Review: Go Set A Watchman by Harper Lee

When I heard that Harper Lee was releasing a second book I cried. To Kill A Mockingbird is one of my favorite books, and the idea of getting more of Ms. Lee’s genius was so exciting to me. So I waited with baited breath for the release to be announced. I sat quietly through all the controversy, hoping that the publisher wouldn’t pull it, and I was rewarded with the early release of the first chapter. It was magical! I immediately pre-ordered it. The book finally found itself in my mailbox Saturday, and I spent half that night reading it. Needless to say, I absolutely loved it. It’s one of the best books I’ve read in a while. Still, I have been shocked to read just how many people are not impressed with Watchman.

Many people were expecting it to be a “true” sequel to To Kill A Mockingbird. It isn’t. To Kill A Mockingbird is the story of a little girl’s father through her eight-year-old eyes. Yes, I suppose it can be classified as a “coming of age story”, but, when you really get to the heart of it, it’s about how much Scout loves and admires Atticus. Watchman is not a seamless continuation of that story. The story is no longer about how Scout sees Atticus; instead, the story is about Jean Louise. This isn’t Atticus’s story. This is hers. I think this is the true “coming of age story”.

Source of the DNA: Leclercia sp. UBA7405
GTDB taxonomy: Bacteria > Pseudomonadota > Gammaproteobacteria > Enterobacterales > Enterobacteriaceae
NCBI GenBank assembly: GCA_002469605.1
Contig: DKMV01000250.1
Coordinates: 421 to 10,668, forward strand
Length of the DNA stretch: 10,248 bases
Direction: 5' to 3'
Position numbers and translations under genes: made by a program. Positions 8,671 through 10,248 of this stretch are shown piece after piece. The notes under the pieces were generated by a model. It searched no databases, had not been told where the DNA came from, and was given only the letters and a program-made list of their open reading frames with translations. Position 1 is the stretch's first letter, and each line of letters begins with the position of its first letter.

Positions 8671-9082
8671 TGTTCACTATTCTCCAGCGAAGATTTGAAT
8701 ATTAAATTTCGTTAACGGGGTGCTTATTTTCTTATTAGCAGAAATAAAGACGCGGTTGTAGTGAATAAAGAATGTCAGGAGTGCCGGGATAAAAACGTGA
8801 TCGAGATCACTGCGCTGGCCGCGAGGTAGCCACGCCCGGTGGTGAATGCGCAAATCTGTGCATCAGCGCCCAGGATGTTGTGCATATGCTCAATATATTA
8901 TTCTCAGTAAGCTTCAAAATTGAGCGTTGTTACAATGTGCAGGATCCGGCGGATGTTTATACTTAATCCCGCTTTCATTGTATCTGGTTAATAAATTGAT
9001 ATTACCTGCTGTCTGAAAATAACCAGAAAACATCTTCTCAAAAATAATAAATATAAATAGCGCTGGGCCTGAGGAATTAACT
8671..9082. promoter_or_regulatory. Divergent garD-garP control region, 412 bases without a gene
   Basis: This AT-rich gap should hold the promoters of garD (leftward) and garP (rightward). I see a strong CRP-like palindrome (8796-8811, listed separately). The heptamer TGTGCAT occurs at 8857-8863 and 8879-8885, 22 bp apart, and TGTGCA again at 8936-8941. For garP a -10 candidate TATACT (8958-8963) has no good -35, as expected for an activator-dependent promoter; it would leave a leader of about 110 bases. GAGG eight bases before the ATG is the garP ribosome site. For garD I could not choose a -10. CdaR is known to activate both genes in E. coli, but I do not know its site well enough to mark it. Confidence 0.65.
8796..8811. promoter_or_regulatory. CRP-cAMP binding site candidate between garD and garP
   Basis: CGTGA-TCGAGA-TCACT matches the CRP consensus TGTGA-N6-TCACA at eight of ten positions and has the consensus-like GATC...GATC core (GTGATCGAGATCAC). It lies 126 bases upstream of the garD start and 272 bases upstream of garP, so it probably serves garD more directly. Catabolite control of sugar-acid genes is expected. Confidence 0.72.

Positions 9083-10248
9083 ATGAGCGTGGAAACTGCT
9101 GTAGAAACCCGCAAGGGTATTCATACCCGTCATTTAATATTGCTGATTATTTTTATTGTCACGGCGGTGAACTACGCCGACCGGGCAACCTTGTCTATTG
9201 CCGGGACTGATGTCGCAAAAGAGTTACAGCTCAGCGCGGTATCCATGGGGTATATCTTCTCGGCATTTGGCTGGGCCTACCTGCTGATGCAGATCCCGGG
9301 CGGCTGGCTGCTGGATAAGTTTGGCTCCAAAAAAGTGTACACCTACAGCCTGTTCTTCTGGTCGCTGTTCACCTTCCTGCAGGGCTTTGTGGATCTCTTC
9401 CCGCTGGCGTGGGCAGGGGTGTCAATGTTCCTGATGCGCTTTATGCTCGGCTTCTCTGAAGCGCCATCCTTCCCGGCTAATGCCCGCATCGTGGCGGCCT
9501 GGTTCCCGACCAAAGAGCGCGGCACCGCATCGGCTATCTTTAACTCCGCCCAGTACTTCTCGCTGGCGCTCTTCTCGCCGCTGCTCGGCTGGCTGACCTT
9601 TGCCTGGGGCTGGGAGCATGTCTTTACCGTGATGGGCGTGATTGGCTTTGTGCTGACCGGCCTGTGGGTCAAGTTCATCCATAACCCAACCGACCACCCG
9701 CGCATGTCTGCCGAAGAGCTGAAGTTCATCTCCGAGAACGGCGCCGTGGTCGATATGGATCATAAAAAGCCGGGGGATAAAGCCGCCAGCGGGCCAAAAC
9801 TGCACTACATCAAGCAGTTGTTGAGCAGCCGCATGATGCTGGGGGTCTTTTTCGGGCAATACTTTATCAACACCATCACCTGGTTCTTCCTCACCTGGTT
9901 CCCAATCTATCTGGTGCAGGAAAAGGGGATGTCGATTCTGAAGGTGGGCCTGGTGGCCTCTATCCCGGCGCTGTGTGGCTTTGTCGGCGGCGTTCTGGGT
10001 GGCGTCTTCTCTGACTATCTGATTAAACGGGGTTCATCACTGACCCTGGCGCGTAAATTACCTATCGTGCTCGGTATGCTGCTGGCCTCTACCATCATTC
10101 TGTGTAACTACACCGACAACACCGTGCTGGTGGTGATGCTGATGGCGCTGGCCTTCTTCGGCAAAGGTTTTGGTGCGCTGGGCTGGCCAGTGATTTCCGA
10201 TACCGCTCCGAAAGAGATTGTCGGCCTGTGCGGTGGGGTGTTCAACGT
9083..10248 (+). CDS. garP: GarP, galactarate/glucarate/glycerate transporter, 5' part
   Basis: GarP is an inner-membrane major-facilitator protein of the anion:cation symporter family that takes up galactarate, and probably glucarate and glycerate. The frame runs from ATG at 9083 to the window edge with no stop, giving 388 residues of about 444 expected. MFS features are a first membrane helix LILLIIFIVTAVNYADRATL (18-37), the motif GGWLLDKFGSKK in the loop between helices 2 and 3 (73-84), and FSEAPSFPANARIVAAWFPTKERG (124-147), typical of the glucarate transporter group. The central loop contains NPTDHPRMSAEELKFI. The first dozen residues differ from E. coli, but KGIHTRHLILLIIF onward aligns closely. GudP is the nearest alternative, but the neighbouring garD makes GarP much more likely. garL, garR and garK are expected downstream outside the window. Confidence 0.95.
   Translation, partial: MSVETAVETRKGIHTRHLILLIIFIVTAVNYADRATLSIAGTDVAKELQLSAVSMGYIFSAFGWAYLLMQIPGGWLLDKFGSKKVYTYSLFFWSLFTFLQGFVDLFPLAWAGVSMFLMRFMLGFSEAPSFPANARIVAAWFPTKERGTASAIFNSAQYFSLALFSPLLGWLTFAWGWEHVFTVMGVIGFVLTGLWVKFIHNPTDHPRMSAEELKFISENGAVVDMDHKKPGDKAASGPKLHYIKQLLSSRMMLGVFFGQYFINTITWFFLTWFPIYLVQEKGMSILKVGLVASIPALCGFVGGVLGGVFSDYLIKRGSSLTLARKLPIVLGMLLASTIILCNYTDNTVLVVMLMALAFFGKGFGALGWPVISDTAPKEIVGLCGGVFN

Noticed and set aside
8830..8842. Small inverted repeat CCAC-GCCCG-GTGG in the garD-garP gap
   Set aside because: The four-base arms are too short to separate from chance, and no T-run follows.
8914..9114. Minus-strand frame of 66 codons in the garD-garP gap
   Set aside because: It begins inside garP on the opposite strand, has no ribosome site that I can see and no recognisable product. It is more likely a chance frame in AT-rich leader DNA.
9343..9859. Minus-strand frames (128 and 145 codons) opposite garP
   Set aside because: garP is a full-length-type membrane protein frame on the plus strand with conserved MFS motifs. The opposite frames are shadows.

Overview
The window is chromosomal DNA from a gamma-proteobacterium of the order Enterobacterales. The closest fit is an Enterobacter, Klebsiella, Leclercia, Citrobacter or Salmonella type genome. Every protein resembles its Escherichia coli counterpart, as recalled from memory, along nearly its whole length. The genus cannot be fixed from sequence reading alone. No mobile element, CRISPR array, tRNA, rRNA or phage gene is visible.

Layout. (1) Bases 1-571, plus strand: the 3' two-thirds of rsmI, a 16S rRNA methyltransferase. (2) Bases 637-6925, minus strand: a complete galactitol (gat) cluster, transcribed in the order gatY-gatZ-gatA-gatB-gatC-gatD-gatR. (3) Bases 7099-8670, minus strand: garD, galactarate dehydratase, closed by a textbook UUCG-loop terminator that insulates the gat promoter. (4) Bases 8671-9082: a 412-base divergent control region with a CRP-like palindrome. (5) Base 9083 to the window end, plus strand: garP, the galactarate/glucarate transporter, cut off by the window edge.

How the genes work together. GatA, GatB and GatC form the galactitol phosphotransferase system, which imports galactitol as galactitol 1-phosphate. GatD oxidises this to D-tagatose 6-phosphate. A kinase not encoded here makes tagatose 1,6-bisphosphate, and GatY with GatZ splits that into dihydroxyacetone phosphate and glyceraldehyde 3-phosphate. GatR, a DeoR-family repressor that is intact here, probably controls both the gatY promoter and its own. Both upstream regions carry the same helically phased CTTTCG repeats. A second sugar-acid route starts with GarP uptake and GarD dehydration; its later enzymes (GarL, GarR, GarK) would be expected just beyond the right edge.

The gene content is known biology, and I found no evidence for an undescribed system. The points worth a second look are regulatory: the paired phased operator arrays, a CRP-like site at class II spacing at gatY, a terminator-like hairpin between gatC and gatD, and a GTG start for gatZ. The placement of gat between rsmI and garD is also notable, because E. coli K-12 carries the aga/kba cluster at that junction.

Watchman is truly Jean Louise’s story. It is the story of a young woman being forced to open her eyes and see the world around her. She is young, naive, headstrong, and full of fight. With these things in her arsenal, she sets out to see the people and place she knows best with the eyes of a fledgling adult, and she doesn’t handle it well. Full disclosure, there were times where I was completely appalled at how Jean Louise was acting, but it felt real. Ms. Lee writes Jean Louise’s story with realness that you can’t ignore. Jean Louise isn’t perfect. She isn’t a philosopher. She isn’t a poet. She’s a feisty Southern gal living through difficult times, trying to deal with it as best as she can.

The book has left us with many questions at then end, but the one that most people are asking is “Is Atticus a racist?”. Maybe. Is that important? Personally, I don’t think that he is, but that’s not important. Atticus’s own personal feelings on race relations are obviously not that important to the overall plot of the book; otherwise, they would have been better explained. The important thing to remember is that, unlike Mockingbird, this book is not so much about race relations as it is about seeing people for what they really are.

Bottom line:  Go Set A Watchman is an interesting read that poses many questions. It is not a “true” sequel to To Kill A Mockingbird, and I don’t encourage you to read the two right after each other. I highly recommend Go Set A Watchman.

Love and Happy Reading,

Gayle  

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